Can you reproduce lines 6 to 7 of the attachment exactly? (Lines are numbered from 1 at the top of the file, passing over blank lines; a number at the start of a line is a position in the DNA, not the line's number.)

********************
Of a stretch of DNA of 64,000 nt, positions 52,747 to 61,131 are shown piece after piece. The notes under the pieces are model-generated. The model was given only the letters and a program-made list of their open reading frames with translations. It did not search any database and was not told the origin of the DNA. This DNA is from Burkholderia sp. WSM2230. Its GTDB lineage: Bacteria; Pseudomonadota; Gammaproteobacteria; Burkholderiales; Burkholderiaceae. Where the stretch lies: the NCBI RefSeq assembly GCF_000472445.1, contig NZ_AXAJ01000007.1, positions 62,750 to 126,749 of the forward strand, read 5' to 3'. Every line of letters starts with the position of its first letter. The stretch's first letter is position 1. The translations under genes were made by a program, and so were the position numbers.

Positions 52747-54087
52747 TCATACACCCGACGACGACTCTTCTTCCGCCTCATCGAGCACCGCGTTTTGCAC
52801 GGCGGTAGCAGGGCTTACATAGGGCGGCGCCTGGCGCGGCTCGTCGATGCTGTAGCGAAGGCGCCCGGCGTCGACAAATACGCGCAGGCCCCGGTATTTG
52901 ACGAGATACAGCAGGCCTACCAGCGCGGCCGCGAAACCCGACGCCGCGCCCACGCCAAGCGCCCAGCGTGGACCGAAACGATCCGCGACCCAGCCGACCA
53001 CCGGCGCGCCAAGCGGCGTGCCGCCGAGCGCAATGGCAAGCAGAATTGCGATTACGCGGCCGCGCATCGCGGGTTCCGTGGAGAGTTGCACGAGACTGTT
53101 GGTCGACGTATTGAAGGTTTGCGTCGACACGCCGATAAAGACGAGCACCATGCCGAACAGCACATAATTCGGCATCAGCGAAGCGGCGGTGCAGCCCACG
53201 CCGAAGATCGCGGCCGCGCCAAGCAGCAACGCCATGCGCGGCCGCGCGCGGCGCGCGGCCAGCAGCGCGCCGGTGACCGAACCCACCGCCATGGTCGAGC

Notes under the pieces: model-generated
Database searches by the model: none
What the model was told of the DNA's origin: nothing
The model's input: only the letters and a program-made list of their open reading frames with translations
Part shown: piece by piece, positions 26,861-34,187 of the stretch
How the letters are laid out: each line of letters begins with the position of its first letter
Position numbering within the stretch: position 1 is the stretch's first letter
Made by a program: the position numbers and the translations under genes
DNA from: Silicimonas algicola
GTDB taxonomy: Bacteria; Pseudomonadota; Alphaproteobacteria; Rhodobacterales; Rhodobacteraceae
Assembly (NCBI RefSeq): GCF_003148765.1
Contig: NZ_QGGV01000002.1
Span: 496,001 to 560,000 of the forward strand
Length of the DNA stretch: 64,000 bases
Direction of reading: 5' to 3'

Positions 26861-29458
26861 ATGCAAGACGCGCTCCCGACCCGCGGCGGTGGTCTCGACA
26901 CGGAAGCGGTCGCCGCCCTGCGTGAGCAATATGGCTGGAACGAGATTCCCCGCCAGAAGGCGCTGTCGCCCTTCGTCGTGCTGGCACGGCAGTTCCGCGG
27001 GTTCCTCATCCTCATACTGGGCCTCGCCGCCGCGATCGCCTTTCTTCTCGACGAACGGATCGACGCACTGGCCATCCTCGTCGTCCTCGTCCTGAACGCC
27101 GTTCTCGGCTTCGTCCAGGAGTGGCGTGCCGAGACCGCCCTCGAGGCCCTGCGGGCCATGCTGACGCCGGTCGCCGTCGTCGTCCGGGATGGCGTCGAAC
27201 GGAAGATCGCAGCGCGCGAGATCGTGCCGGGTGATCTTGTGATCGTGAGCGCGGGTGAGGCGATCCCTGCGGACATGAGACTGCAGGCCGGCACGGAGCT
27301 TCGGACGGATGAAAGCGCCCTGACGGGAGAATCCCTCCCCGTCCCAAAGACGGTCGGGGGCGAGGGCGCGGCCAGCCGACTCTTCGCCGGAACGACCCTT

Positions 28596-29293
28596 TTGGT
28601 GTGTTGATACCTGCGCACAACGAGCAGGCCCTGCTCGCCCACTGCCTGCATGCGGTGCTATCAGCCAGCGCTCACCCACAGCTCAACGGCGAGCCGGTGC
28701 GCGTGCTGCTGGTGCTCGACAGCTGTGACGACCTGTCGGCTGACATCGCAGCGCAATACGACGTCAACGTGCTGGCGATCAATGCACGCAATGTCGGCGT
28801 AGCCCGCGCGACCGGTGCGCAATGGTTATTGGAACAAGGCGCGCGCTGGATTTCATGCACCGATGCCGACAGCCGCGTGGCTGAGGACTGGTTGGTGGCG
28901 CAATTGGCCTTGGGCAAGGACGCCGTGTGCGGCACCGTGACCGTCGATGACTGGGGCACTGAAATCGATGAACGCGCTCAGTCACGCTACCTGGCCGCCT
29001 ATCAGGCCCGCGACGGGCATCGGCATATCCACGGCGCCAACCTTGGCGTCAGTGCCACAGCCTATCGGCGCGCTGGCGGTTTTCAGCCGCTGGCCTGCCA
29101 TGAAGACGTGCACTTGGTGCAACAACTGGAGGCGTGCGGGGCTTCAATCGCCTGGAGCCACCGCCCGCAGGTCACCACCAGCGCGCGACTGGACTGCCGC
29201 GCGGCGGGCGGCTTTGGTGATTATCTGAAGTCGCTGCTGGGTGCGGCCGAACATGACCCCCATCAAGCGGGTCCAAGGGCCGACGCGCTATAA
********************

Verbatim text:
53001 CCGGCGCGCCAAGCGGCGTGCCGCCGAGCGCAATGGCAAGCAGAATTGCGATTACGCGGCCGCGCATCGCGGGTTCCGTGGAGAGTTGCACGAGACTGTT
53101 GGTCGACGTATTGAAGGTTTGCGTCGACACGCCGATAAAGACGAGCACCATGCCGAACAGCACATAATTCGGCATCAGCGAAGCGGCGGTGCAGCCCACG